Purchased Lives: New Orleans and the Domestic Slave Trade, 1808–1865 was a special project presented by The Historic New Orleans Collection (THNOC) presented March 17–July 18, 2015. Purchased Lives examined the trade from the perspectives of the millions of enslaved men, women, and children who found themselves at the mercy of the antebellum slave market. Period advertisements and broadsides showed the coastal steamers, riverboats, and trains that transported enslaved workers. Ships’ manifests listed names, ages, and physical descriptions of individuals transported from Virginia, Maryland, and Kentucky to New Orleans. Paintings and prints illustrated how the domestic slave trade appeared in the public sphere; slave narratives, maps, photographs, and three-dimensional objects spoke to the experiences of the people bought and sold. The exhibition also highlighted traders’ roles and the industries that undergirded the slave trade (including banking, insurance, health care, provisioning, and textile manufacturing) and revealed how families and communities shattered by the trade worked against the odds to reconnect in the decades following the Civil War.
The primary component of this comprehensive project was an exhibition of eighty-five artifacts from THNOC, private collections, historic homes, the Louisiana State Museum, the National Archives and Records Administration, local archives, and other institutions. The exhibition considered New Orleans’s role as antebellum America’s largest slave market. THNOC also presented related programming: five lectures, two book clubs, and To Be Sold: The American Slave Trade from Virginia to New Orleans, a one-day symposium organized in conjunction with the Library of Virginia in Richmond and supported by a grant from the NEH.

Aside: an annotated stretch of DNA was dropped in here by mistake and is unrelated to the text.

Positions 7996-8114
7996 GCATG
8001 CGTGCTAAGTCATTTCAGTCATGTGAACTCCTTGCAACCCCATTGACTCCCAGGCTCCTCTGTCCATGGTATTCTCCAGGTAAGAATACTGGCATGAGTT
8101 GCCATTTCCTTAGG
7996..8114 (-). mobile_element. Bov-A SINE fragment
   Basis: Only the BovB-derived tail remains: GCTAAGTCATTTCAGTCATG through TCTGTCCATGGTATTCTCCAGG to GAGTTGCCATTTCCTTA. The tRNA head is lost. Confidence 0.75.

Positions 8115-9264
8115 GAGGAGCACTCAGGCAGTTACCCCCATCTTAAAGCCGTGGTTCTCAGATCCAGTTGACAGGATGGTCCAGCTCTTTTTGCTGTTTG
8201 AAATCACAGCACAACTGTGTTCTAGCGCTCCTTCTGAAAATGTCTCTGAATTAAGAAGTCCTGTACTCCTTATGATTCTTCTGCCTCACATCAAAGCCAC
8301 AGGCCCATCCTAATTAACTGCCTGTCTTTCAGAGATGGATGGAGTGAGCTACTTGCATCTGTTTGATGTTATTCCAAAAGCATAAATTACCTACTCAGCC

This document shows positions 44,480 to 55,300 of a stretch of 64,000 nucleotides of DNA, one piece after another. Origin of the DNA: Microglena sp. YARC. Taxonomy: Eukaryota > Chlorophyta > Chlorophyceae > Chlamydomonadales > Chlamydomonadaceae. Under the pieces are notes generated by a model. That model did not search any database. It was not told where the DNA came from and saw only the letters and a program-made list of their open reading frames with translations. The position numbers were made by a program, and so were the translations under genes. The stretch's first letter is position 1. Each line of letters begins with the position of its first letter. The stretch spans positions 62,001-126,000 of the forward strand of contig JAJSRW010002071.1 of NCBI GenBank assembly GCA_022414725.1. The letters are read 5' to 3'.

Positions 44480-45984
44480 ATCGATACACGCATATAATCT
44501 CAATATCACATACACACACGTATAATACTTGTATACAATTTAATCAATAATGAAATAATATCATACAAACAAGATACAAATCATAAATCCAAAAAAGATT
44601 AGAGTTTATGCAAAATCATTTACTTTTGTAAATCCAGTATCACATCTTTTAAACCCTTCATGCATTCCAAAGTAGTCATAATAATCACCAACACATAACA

In addition, THNOC created an online database of postbellum newspaper advertisements placed by formerly enslaved people searching for family members lost in slavery; worked with the Gilder-Lehrman Institute to create two downloadable lesson plans for grades 7– 9, and presented two workshops for regional educators and one workshop in conjunction with the National Council for Social Studies annual conference. More than three hundred teachers have received flash drives containing the lessons.
An important institutional objective for Purchased Lives was to expand the audience beyond THNOC’s traditional visitor profile. Through visitor research, the institution learned they needed to broaden their appeal with complex topics their audience trusted them to present. Another institutional goal was to increase attendance for exhibitions at THNOC’s Williams Research Center. The exhibition broke all attendance records for that space, drawing more than 15,000 visitors during its four-month run in 2015. Purchased Lives: New Orleans and the Domestic Slave Trade, 1808–1865 combined a difficult topic with academic scholarship and a multi-faceted interpretive strategy to create a moving experience that drew new audiences to THNOC.